Standing in front a rainbow-coloured wall of fabric puzzle pieces, embroidered with images and quotes – encouraging, inspiring precepts like: ‘Live simply so others may simply live’ – it was hard not to get a little bit emotional. I was at the People’s History Museum in Manchester to witness the culmination of more than four months of hard work by a dedicated group of craft lovers – a giant art installation making a beautiful, powerful statement: we want to see an end to world hunger.
The Jigsaw Project was organized by the Craftivist Collective in support of Save the Children’s Race Against Hunger campaign. When it launched in October last year, on World Food Day, it was given a social media hashtag – #imapiece. As I stared at more than 600 individual pieces, and found mine among them, I really did feel like I was part of something. It was the first time in ages that I’d felt this way.
Years ago, I was an activist – a member of my university’s People & Planet group, and later president of the student Amnesty group there. I signed petitions, attended protest rallies, organized events, raised funds, wrote to my MP and even won an award for my work to further the cause of human rights. But after graduation, things changed. Real life seemed to get in the way, and cynicism seeped in to tarnish my passion. What difference could I really make?
A decade passed. And then I met Sarah Corbett, founder of the Craftivist Collective, which aims to tackle poverty and injustice, not through violent, aggressive protest, but quietly, gently, beautifully; engaging people and encouraging them to stop and think, to change themselves as well as the world.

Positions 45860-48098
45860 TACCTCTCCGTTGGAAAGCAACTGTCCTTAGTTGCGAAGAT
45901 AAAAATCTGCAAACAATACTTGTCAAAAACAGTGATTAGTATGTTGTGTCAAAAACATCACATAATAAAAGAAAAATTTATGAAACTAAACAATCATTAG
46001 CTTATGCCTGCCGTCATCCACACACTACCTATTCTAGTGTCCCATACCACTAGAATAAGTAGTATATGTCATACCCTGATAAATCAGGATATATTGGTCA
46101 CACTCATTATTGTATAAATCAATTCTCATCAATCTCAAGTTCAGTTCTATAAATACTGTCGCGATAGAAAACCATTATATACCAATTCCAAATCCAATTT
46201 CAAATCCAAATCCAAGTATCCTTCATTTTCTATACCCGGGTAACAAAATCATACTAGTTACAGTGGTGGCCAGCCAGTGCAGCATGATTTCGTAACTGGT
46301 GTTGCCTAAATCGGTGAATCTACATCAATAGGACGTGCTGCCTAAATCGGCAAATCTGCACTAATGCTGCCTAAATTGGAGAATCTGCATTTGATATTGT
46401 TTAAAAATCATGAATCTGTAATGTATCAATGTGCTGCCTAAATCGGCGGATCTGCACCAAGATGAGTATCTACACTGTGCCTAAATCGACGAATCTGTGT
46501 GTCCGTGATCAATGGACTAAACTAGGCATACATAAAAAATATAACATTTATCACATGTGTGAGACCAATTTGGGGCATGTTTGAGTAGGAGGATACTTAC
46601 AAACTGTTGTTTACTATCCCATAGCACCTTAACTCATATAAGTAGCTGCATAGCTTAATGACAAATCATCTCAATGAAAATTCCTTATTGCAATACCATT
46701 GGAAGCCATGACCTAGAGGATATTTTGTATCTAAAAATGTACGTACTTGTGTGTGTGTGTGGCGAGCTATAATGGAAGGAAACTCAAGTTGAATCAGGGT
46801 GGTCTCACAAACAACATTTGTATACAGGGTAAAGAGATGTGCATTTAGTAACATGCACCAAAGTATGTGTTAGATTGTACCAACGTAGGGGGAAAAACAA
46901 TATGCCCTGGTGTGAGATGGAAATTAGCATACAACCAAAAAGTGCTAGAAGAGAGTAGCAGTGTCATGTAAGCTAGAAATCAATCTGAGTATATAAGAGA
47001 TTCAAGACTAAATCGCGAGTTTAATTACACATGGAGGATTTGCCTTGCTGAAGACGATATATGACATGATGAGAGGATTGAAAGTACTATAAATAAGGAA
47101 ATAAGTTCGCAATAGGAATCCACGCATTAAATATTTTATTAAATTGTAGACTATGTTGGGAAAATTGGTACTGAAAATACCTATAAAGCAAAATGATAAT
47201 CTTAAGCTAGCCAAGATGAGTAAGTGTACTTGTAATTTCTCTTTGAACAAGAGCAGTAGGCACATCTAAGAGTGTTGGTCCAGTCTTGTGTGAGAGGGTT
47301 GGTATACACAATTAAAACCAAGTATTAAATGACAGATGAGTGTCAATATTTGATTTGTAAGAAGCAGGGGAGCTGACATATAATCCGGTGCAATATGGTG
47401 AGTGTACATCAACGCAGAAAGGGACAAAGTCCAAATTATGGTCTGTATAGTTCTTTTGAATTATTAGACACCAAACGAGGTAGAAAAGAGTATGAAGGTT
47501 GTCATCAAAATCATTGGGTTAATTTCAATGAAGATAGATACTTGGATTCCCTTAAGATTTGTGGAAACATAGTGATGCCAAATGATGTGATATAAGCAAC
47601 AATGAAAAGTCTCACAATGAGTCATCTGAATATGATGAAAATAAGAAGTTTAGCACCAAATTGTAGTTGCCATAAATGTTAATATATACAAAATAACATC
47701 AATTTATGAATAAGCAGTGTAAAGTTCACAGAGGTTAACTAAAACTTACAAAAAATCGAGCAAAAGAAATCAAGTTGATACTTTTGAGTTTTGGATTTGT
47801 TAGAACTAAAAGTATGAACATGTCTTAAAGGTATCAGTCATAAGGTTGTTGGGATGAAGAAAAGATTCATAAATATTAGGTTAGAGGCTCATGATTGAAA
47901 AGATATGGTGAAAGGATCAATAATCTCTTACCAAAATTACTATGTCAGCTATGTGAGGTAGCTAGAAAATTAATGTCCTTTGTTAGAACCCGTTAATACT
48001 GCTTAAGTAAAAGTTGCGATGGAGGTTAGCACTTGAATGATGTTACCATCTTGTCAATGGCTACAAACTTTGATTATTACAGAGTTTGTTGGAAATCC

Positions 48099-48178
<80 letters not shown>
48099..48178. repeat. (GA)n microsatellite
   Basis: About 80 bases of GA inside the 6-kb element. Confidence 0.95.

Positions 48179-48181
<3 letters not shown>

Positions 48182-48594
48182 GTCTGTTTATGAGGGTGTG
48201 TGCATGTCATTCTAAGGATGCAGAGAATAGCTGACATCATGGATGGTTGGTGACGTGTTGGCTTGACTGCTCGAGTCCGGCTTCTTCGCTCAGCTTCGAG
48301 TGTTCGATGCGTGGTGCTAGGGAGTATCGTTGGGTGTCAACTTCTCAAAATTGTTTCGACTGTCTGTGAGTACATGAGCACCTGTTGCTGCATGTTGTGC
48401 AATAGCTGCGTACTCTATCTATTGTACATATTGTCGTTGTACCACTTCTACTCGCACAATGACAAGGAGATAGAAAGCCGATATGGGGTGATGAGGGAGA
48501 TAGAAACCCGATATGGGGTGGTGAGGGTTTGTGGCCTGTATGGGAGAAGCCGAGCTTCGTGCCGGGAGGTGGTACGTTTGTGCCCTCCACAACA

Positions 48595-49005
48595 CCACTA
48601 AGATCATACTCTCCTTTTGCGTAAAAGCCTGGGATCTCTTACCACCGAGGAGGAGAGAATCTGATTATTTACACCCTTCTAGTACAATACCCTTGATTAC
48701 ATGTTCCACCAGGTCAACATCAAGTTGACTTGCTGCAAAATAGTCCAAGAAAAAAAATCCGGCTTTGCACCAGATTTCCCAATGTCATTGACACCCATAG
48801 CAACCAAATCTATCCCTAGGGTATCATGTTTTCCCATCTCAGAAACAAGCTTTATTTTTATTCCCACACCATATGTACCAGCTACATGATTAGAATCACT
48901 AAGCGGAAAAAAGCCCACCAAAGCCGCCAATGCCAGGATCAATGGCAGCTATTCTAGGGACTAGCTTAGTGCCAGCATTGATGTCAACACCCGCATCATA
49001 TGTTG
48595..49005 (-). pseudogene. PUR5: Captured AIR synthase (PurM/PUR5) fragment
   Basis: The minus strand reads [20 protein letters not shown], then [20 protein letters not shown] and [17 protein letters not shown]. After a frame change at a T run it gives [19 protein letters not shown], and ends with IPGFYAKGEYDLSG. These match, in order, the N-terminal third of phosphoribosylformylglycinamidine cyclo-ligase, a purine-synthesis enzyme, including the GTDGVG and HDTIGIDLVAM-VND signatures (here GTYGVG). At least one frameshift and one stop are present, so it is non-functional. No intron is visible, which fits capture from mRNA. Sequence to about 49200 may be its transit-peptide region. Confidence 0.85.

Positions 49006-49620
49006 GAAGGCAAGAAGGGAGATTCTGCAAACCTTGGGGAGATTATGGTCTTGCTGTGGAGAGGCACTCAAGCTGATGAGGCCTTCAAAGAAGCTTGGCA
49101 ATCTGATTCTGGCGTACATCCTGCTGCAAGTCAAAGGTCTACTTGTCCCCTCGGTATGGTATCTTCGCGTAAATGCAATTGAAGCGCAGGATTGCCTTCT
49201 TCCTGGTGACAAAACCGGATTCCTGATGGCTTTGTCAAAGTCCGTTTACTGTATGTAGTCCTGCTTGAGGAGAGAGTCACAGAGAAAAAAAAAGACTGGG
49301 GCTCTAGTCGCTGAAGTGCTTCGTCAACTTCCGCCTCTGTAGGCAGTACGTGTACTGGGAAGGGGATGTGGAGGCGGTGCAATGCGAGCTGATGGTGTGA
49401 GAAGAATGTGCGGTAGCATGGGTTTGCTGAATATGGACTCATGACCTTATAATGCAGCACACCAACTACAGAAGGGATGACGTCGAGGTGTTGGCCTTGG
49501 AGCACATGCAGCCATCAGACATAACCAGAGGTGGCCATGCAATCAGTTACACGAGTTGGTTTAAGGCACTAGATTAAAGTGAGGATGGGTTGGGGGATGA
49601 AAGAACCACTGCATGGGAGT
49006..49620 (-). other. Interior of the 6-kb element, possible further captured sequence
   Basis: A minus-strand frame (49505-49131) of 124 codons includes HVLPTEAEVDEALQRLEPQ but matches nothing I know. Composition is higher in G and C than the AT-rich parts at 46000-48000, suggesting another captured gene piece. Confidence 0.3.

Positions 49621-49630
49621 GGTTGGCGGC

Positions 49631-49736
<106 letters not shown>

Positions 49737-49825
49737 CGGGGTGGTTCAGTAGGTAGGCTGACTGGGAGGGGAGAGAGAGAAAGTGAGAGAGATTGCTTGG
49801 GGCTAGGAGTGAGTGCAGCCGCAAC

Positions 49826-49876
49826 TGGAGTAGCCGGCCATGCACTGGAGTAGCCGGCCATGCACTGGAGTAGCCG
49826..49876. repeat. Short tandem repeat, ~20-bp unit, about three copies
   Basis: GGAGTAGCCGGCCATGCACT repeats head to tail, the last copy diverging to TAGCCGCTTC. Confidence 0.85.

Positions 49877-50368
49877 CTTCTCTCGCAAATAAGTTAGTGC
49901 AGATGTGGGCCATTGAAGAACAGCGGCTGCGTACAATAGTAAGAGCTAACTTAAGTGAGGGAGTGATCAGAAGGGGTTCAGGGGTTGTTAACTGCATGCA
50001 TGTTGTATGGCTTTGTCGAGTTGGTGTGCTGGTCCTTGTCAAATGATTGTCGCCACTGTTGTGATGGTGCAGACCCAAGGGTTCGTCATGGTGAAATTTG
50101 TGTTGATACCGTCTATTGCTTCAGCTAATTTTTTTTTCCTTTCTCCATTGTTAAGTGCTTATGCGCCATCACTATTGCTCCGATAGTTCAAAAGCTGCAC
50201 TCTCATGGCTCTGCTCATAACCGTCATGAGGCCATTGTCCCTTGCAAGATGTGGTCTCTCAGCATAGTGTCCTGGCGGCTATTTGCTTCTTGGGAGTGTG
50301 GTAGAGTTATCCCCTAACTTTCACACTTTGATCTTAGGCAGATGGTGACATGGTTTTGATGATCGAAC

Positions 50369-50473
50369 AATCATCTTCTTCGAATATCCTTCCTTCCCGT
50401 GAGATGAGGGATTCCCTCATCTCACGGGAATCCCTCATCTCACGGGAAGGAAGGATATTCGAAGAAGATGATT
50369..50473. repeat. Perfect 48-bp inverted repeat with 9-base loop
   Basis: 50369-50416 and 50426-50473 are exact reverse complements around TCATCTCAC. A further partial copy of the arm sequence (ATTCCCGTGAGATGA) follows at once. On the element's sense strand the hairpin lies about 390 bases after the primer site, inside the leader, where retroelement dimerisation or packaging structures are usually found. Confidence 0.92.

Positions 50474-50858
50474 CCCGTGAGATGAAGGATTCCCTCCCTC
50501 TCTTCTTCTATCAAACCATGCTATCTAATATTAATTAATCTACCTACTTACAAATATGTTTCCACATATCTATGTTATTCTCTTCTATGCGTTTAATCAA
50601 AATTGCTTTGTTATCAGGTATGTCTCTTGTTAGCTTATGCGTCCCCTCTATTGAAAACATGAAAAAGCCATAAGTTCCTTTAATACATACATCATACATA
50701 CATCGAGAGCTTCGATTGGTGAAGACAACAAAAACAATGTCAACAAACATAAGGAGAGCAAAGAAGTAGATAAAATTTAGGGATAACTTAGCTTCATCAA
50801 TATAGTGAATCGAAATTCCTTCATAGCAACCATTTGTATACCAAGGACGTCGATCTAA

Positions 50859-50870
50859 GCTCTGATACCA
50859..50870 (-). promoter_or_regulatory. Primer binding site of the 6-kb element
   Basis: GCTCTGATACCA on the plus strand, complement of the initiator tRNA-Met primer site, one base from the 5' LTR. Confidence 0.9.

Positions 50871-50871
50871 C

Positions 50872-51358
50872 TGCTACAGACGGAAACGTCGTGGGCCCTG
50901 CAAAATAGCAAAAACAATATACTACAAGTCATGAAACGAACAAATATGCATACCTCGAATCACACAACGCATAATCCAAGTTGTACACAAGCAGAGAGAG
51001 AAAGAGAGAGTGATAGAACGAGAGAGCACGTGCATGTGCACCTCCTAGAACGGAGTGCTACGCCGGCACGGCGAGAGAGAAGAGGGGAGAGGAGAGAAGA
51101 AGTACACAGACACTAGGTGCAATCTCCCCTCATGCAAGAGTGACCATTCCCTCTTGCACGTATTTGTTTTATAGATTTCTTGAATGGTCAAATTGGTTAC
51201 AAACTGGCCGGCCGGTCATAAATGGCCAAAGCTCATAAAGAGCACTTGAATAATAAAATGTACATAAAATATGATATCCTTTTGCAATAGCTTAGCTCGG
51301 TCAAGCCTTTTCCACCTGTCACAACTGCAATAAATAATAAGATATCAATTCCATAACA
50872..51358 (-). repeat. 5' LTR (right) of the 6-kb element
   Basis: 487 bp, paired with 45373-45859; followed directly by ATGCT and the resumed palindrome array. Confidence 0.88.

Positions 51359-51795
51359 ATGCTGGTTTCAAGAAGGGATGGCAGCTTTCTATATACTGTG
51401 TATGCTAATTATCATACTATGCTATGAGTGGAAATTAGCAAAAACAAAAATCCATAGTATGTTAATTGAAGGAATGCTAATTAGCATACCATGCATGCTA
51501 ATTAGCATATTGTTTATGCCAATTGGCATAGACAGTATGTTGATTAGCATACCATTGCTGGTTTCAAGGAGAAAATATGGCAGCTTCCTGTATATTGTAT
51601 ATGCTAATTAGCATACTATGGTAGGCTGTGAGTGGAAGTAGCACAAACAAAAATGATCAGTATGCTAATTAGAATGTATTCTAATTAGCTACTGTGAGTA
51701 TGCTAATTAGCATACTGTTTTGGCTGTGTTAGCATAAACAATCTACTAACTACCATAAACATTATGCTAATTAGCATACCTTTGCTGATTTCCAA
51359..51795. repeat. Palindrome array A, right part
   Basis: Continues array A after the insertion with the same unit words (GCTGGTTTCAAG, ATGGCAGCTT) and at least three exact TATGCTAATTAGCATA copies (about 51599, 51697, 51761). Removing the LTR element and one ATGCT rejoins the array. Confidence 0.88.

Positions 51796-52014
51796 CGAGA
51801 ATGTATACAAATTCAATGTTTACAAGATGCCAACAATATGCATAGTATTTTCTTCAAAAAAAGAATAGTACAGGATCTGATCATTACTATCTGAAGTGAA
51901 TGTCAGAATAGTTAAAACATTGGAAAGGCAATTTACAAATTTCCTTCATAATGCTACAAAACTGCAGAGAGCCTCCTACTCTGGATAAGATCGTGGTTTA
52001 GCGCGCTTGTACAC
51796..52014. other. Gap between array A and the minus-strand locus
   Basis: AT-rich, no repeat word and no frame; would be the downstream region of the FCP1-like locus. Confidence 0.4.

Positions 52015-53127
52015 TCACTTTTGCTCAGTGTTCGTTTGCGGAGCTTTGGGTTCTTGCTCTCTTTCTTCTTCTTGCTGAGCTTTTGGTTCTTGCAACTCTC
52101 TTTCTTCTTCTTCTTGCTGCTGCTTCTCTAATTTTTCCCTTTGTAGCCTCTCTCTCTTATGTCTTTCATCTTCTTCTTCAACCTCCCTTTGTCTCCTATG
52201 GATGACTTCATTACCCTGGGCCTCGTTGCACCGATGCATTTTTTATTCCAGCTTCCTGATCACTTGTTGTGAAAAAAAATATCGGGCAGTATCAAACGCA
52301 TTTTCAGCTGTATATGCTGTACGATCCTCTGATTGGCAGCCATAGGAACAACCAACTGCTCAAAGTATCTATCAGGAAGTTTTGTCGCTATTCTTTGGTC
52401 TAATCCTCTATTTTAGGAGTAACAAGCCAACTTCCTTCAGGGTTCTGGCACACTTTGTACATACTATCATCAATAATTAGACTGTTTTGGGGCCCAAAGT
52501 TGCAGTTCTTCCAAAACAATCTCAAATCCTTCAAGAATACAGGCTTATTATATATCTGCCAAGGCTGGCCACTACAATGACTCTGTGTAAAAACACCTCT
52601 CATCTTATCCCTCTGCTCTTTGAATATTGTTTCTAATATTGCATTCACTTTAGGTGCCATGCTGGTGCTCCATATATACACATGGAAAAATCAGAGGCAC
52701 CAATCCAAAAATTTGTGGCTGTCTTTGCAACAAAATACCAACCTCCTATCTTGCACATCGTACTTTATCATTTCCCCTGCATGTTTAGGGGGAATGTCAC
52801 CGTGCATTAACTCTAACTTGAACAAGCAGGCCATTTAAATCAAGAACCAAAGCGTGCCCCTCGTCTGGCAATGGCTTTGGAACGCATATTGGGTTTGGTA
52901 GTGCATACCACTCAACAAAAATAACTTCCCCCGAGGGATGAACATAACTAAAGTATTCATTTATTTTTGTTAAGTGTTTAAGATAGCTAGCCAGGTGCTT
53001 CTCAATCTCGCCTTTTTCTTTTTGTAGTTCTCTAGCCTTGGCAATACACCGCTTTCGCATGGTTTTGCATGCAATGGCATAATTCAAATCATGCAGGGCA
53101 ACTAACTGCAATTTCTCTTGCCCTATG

‘We’re all part of the solution if we want to be, rather than part of the problem,’ Sarah said as she welcomed everyone to the unveiling event on Friday night. ‘Look at this beautiful thing we’ve created together!’
And it was beautiful. No wonder the project caused such a buzz in the craft community and beyond. Some 2,334 tweets with the hashtag #imapiece reached more than 7 million people, while 180 blog posts were read by an incredibly 19 million people, not to mention all the newspaper and magazine coverage the project attracted.
Those of us who gathered to see the visual representation of all the passion and hard work that has been poured into the project so far were unanimous in our admiration.
‘I think it’s amazing,’ said artist Sarah Terry, of Guerrilla Embroidery. ‘It’s inspiring, seeing so many people coming together with the same aim.’
Lucy Adams, president of the Manchester Women’s Institute, agreed: ‘It’s fantastic. It looks absolutely stunning – it’s like Joseph’s Technicolor Dreamcoat! At a distance it looks beautiful but the closer you get the more interesting it becomes.’
Craftivism isn’t just about raising awareness or even changing policy at a government level, though both of these are vital. Instead, it is a chance to reflect on issues of poverty and injustice, and what we can do about them. It took me several hours to cross-stitch my puzzle piece with the phrase ‘Evil triumphs when good people do nothing’, and during that time I had the opportunity to think about how I can continue to play my part.
My small act of craftivism will, hopefully, go some small way towards changing the world. But more importantly, it has changed me. I have remembered the truth of the quote Sarah Corbett has stitched onto the inside of a suitcase that she takes to every Craftivist Collective event: ‘Never doubt that a small group of thoughtful citizens can change the world. Indeed, it is the only thing that ever has.’